The operation of raising and lowering the mattress frame 4 is explained with reference to FIG. 1. The mattress support 65 may be raised or lowered in a horizontal position, or rotating the crank 34 to select the desired tilt mode may tilt the mattress support 65. In addition, the mattress support 65 may be adjusted by raising or lowering the knee section 67 or the back section 69, regardless of whether the mattress frame 4 is in the upward, lowered or tilted position. To raise and lower the mattress frame 4, the selector lever 34 is placed in the neutral or center position, such that the lock members 22 do not engage the lever stop 41 (clearly shown in FIG. 11). The first actuator 20 is then extended to cause the drag link assembly 10 to transmit a force to the lever members 5 to cause the lever member 5 to rotate in the direction of the arrow “B” (shown in FIG. 13). This raises the mattress frame 4, as shown in phantom lines in FIG. 2. The mattress frame 4 may be lowered in a similar manner by retraction the actuator 20, thereby rotating the lever members 5 in a direction opposite the direction of the arrow “B”.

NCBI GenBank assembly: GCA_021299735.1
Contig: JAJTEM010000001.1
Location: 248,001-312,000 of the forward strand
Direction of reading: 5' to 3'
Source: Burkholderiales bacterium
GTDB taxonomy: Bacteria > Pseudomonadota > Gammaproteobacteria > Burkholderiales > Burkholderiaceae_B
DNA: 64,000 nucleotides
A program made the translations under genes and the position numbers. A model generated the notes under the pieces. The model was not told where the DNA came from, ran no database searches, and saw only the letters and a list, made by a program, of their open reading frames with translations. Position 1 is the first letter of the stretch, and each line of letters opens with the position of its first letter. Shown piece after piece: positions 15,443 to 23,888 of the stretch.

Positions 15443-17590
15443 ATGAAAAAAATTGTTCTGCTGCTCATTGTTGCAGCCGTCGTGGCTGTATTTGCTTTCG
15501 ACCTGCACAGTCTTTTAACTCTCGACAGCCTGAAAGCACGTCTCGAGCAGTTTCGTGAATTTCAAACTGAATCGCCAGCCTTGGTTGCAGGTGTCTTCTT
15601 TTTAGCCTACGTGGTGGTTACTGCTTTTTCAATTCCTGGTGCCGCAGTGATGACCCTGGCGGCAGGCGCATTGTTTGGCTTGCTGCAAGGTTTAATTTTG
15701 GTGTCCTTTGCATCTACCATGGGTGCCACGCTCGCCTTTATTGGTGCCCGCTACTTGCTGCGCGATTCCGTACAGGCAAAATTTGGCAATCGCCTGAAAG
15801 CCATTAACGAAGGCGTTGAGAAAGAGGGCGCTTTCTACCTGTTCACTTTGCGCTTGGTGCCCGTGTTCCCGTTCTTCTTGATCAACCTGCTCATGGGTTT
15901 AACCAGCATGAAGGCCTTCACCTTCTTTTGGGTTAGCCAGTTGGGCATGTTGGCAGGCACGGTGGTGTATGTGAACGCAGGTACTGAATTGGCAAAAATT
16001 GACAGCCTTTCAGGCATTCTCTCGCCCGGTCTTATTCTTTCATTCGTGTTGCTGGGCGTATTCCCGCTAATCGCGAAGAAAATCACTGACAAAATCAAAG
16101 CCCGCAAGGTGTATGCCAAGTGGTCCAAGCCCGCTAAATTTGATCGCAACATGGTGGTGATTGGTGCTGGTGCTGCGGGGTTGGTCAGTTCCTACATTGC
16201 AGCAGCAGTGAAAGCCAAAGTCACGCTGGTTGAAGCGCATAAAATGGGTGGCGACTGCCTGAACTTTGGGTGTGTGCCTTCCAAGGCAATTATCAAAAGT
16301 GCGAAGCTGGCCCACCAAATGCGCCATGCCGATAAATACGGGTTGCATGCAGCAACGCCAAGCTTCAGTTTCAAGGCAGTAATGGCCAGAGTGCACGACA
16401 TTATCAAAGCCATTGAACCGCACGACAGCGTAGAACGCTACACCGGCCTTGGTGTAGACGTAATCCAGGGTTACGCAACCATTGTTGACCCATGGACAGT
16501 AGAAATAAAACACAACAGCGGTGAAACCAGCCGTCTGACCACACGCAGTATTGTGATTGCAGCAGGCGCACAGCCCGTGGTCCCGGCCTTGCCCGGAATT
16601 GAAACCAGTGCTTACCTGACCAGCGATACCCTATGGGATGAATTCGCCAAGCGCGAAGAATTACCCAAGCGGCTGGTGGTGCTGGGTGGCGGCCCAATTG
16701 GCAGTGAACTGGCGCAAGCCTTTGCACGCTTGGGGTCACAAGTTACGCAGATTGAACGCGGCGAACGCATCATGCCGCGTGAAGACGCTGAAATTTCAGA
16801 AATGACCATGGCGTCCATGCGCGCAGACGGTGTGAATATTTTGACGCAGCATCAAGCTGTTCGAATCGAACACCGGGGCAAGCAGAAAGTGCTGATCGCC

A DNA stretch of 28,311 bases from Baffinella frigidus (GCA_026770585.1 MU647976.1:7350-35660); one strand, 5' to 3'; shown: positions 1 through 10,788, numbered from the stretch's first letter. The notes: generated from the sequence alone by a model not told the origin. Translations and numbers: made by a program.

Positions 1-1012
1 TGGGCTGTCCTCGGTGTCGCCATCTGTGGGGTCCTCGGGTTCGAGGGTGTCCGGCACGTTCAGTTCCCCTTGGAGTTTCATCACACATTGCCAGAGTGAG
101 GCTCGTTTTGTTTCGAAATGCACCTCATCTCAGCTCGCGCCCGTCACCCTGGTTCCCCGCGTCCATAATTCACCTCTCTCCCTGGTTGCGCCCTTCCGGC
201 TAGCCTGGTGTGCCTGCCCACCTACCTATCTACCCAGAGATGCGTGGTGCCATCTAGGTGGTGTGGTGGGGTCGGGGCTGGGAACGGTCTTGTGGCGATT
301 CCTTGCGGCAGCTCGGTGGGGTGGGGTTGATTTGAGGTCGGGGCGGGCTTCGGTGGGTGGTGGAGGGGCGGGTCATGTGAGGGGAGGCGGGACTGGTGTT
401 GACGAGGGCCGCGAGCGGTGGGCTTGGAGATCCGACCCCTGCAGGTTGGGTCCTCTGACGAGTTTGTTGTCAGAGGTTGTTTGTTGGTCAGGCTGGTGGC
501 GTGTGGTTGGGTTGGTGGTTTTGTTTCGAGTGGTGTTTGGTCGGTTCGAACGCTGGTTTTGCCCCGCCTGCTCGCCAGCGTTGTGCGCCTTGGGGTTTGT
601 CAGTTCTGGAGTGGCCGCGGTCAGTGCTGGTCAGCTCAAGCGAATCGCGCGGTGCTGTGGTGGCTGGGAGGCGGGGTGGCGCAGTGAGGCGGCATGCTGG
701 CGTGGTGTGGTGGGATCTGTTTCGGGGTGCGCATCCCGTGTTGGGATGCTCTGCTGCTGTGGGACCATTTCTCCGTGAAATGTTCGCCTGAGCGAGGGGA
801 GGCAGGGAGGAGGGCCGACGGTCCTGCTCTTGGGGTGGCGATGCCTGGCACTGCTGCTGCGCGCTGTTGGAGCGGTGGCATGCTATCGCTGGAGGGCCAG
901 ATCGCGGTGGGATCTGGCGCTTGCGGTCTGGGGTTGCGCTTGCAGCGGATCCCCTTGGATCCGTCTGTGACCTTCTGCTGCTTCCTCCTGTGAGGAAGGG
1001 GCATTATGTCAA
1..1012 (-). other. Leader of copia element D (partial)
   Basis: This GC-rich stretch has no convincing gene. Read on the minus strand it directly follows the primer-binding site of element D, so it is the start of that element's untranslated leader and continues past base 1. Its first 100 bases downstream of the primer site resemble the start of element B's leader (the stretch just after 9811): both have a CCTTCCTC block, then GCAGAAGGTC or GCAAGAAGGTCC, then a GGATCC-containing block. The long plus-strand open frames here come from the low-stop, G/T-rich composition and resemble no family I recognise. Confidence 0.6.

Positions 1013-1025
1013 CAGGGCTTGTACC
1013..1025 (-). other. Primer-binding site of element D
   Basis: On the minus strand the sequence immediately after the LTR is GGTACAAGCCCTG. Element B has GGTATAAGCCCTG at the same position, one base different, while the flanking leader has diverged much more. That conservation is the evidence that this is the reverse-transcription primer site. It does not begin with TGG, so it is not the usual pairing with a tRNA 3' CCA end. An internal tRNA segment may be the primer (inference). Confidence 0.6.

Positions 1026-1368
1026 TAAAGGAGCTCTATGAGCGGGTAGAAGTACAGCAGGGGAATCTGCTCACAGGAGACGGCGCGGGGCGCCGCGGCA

To tilt the mattress frame 4, the mattress frame 4 is placed in the upper position. The crank 34 is then rotated clockwise or counterclockwise to engage the lock member 22 with the lever stop 41 at the desired end of the bed. For example, to tilt the head end 18 of the mattress frame 4 downward, the mattress frame 4 is first raised to the upward position, as shown in FIG. 2. The crank 34 is rotated in a clockwise direction to engage the lock member 22 with the lever stop 41 adjacent the foot end 19 of the mattress frame 4, as illustrated in FIG. 12. The actuator 20 is then retracted, and the lever members 5 begin to rotate in a direction opposite the direction of the arrow “B” shown in FIG. 13, thereby lowering the mattress frame 4. When the lever stop 41 adjacent the foot end 19 of the bed contacts the lock member 22, the lever member 5 adjacent the foot end 19 of the bed will stop rotating, thereby maintaining the foot end 19 of the mattress frame 4 at substantially the upper position. The lever member 5 adjacent the head end 18 of the mattress frame 4 will continue to rotate in a direction opposite the direction of the arrow “B”, thereby lowering the head end 18 of the mattress frame 4. After the lever stop 41 contacts the lock member 22, the tube 44 will retract into the telescoping end portion 11 of the drag link assembly 10, with the pin 42 sliding along the slot 43. To tilt the foot end 19 of the bed downwardly, the crank 34 is rotated in a counterclockwise direction, thereby causing the lock member 22 to stop rotation of the lever member 5 adjacent the head end 18 of the mattress frame 4. Retraction of the actuator 20 will cause the foot end 19 of the mattress frame 4 to lower in a manner similar to that described above.